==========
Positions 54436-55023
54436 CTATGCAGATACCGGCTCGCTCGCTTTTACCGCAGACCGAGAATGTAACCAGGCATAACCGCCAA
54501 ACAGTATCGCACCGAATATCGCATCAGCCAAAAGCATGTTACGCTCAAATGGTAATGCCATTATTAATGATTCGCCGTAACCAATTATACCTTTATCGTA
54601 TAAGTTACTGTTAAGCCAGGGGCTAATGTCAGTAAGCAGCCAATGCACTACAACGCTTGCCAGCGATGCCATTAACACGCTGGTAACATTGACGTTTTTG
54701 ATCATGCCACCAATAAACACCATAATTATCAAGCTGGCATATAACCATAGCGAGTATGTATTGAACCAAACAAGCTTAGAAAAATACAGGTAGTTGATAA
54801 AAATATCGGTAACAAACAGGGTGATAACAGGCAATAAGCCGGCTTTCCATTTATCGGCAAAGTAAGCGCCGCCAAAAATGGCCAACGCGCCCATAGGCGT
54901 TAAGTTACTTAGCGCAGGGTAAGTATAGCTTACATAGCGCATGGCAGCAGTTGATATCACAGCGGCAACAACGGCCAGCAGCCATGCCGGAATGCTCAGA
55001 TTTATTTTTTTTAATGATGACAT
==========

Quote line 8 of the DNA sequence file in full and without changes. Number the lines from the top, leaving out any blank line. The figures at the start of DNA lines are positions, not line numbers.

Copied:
55001 TTTATTTTTTTTAATGATGACAT